If there’s anything I learned from public school where we had 100 kids in one classroom, or going to a US college with towering foreigners, or attending free walking tours in San Francisco with either middle-aged Europeans or American elderly, it’s this – always stand next to the tour guide. You can hear better, learn more and ask questions on the side. That’s my thought early morning of May 2nd, three weeks short of my wedding day.
I’m in Bohol and about to take a Day Tour. Determined to explore and get to know the island as much as I can, I left my sleeping girlfriends (Nelia, Geraldine, and Melanie), forgot about my own fatigue, and spent more than I budgeted. “I’m going by myself,” I said. I planned to sit next to the driver for the next 8-hours of the tour.
What To Do In Bohol
|CHOCOLATE HILLS. Dome-shaped hills made of grass-covered limestone|
Wikipedia describes Bohol as, “a first income class island in the South of the Philippines.” From my hometown Cebu, Bohol is just a short 2-hour boat ride. I know people who take this trip almost weekly, so I was sure it wouldn’t be a hassle of the ride. I paid P950 pesos for round trip tickets.
From the pier in Cebu to the capital of Bohol, Tagbilaran, my friends and I took a 40-minute tricycle ride to Panglao. The girls wanted to go there for the beach and resorts, which Bohol is known for. I also heard today it’s like the second Boracay. I’m really not that crazy for beaches – I’ve lived in California for five years, after all – so what I wanted to do was explore. On the way to lunch at Alona Beach, I saw a sign.
Bohol Group Tour – 400 pesos only
- Chocolate Hills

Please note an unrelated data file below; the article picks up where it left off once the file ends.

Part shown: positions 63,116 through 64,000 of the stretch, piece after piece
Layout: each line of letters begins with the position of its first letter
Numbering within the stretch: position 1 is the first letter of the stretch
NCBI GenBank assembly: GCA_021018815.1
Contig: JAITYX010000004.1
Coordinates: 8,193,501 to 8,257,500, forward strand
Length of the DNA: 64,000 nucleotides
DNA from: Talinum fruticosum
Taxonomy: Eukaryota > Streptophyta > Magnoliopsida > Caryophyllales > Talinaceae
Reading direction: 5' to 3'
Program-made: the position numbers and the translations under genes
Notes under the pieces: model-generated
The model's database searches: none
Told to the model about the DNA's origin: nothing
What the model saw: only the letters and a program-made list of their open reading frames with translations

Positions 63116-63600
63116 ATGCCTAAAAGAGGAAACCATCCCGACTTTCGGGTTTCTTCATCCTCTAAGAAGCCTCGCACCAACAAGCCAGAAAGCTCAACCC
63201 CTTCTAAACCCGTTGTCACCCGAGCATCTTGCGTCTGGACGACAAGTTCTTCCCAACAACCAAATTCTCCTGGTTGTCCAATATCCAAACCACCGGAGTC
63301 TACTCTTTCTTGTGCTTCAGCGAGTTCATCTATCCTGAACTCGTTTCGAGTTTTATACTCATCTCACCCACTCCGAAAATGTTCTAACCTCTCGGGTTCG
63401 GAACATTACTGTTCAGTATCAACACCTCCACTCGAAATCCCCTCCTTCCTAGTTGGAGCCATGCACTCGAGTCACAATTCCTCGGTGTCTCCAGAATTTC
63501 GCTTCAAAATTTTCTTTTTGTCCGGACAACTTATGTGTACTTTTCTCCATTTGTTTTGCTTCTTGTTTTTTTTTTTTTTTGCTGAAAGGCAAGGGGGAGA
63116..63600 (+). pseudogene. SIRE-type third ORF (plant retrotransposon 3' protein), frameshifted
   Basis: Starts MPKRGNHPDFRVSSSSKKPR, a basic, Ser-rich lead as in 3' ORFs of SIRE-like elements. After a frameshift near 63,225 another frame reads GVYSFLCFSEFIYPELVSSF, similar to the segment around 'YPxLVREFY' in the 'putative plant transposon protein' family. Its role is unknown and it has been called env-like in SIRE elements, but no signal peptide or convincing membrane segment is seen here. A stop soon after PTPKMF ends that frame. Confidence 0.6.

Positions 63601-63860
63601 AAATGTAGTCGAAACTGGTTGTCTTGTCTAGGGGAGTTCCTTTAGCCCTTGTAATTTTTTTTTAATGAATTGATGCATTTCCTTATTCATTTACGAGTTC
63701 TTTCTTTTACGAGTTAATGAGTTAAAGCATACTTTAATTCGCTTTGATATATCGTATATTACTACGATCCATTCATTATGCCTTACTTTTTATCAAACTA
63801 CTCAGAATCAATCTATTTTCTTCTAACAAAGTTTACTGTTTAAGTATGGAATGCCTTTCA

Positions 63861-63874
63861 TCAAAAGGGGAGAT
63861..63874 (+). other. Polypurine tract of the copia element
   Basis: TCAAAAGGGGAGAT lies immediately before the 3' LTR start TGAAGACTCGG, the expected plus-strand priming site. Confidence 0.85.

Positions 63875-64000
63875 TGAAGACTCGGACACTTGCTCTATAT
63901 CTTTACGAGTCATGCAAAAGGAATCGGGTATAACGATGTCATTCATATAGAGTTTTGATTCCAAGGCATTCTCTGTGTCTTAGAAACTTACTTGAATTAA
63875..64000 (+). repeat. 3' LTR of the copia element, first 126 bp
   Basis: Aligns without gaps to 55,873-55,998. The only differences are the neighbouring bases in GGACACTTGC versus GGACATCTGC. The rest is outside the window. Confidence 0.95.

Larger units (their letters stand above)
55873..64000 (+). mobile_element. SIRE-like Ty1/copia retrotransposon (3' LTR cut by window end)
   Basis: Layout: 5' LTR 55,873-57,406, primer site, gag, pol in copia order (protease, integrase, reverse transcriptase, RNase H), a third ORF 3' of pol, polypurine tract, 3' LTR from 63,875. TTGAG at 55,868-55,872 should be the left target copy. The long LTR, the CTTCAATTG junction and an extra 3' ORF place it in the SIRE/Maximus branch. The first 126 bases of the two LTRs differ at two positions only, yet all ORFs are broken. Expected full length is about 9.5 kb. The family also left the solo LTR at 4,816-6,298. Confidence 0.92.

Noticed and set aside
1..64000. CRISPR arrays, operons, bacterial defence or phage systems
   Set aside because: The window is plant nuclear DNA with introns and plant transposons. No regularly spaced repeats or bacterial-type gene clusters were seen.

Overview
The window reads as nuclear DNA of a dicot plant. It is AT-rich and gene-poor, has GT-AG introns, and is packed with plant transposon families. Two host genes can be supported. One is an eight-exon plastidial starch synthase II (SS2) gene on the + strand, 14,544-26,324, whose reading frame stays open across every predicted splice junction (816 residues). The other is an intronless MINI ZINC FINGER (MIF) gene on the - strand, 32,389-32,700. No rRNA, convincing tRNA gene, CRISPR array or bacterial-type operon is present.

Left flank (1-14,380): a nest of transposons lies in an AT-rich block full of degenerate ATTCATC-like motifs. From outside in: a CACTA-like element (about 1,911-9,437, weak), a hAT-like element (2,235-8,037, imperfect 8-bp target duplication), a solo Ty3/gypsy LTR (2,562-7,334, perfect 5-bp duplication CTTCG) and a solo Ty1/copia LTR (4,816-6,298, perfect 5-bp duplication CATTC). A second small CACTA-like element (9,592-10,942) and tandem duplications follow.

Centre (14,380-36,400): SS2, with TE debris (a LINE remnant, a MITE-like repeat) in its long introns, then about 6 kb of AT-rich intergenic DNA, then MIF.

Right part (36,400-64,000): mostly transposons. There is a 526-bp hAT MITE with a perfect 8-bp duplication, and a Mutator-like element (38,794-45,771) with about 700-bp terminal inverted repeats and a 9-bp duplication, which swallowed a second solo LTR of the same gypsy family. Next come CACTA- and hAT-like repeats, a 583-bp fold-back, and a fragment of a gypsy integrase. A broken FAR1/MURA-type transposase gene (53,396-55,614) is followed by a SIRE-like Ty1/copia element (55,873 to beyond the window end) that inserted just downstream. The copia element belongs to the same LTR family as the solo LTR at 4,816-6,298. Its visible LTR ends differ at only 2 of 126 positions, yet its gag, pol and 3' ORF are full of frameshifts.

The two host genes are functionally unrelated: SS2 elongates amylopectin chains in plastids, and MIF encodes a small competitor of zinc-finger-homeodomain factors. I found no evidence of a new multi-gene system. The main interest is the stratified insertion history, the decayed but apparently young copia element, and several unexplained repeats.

- Baclayon Church
- Loboc River Cruise & Buffet Lunch
- Man-made forest
- Butterly sanctuary
- Hanging Bridge
A Conversation With A Boholano
It’s the end of the long day and we’re heading back to Panglao. I started a conversation with the driver, Jonas.
“Kuya, anong mga trabaho meron dito sa Bohol?,” (Brother, what kind of jobs are common here in Bohol?) I asked. I want to learn about rural living.
“Depende kung may pera yung pamilya nila. Kung kaya, magtatapos ng college tapos yung trabaho eh hotel, IT or seaman,” says Kuya driver. (It depends what their family can afford. For those who can, the kids usually could go to college and work in the hotel, IT or seafarer industry.) “Kapag walang natapos, edi sa sales sa mall or dun sila sa resorts.” (If they have no degree, they usually work in the mall or resorts.)
I told him about my uncle who is a seaman and how hard it must be like to be away from family 6-9 months of the year. We both agreed that the job is, ‘madaming pera pag baba, pero ubos pagsakay.’ (There’s money when you get off the boat, and there’s none of it left when you ride again.)
Then I realized why I love traveling in the first place – it makes me get out of my own bubble. The narcissistic problem of eating too much, stress, failing to finish a to-do list, worrying about which boat to rent on my wedding weekend, pulling my hair when Google Docs won’t load. Turns out, sitting in a cramped, hard 12-seater tour van in Bohol is the lesson I need at this moment in my life. It’s never about me. And still, sitting beside the driver is the best tip ever.
|MAN-MADE FOREST. Loboc, Bohol|
About the Author
Have you been to Bohol before? Let me know if you have any travel stories or tips to share in the comments section below. Also, say Hi to me on Twitter (@nericrystal) or subscribe to my newsletter below.